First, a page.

‘This is my interpretation, my feeling about Jean Appleton,’ says Elisabeth Cummings of her portrait of the 80-year-old artist.
Jean Appleton is a well-known painter who has been exhibiting for many years. For the last 15 to 20 years she has almost exclusively painted still lifes. It is these paintings that have influenced this portrait. According to Cummings, Appleton often paints the table in her sitting room and these paintings are always full of ‘wonderful, rich colours and beautiful flowers from her garden’. Cummings has a great admiration for the figurative style of her subject’s paintings: ‘They are calm and filled with glowing light’.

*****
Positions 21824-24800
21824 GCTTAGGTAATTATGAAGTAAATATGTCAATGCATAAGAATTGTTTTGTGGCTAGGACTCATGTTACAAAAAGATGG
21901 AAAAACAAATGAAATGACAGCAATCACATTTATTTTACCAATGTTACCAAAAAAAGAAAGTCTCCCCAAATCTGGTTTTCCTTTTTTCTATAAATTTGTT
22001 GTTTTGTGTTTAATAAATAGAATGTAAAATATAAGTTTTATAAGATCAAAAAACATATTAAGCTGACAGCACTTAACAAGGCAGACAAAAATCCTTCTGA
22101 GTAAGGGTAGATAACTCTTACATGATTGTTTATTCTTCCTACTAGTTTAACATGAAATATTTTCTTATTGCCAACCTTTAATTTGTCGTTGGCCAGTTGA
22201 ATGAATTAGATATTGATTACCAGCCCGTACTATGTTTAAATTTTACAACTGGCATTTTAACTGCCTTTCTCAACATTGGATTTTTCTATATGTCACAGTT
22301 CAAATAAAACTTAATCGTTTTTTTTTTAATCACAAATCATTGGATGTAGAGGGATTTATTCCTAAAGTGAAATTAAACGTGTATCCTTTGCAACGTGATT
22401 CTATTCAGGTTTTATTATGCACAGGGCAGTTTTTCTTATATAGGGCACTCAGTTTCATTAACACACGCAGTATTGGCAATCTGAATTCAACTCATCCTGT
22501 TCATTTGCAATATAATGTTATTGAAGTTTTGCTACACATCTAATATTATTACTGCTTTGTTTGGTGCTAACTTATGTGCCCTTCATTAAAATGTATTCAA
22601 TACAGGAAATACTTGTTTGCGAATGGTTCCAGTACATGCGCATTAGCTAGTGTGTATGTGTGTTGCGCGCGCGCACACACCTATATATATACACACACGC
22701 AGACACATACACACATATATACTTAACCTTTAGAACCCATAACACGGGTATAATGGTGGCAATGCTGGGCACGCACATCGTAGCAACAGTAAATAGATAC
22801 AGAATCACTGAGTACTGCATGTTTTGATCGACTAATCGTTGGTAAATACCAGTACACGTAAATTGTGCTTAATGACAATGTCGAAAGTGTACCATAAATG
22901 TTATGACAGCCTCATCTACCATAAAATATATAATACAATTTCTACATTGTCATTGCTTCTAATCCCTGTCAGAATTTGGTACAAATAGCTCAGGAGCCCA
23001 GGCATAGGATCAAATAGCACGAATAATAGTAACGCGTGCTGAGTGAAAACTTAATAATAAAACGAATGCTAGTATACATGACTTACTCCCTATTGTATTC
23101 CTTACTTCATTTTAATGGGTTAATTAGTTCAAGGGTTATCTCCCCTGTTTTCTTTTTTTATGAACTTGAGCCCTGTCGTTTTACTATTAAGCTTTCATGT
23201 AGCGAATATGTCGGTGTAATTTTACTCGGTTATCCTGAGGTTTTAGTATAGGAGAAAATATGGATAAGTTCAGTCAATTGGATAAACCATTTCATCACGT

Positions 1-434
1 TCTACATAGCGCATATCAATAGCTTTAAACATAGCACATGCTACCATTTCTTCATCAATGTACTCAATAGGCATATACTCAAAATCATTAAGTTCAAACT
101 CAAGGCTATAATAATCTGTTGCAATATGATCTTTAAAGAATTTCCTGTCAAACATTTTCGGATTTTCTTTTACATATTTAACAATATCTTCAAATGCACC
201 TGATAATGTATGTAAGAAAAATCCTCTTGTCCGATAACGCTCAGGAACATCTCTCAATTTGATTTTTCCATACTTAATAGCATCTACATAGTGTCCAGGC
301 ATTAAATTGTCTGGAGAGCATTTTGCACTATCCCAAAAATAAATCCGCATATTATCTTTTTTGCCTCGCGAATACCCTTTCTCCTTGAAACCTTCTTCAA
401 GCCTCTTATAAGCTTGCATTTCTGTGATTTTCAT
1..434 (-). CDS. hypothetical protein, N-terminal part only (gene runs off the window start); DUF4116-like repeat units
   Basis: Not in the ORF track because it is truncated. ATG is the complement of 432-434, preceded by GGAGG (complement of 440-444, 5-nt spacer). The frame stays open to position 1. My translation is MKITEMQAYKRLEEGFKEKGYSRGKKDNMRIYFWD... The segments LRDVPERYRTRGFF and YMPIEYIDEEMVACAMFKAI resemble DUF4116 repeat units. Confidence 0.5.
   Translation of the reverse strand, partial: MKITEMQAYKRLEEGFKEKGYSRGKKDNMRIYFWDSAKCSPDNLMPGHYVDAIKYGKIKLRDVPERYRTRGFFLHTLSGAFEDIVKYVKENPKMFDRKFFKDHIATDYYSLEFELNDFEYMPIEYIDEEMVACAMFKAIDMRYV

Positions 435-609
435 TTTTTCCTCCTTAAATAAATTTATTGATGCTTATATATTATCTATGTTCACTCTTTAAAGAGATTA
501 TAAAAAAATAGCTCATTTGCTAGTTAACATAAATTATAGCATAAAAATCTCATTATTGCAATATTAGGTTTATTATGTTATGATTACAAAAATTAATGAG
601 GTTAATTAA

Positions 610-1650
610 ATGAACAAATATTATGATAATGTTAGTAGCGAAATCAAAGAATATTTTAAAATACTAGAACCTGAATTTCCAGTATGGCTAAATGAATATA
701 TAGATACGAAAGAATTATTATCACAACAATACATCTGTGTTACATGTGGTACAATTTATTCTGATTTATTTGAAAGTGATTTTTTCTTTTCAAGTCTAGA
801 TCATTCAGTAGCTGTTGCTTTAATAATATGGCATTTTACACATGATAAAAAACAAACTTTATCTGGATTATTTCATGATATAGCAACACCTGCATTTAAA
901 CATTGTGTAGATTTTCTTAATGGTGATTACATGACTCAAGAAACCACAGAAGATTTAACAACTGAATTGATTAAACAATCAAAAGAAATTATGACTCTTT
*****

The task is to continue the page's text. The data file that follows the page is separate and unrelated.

When painting this portrait, Cummings was concerned only with the space and the colour of the room; she had no interest in painting the garden beyond the window. ‘This room is very much Jean, her presence is everywhere,’ she says. This explains why Cummings has placed her sitter almost in the background of the painting and placed a table and space in the foreground.
Cummings studied at Sydney’s National Art School from 1953 to 1957 then at the School of Vision in Salzburg in 1961. She was awarded the Portia Geach Portrait Prize in 1972. This is the first time she has entered the Archibald Prize.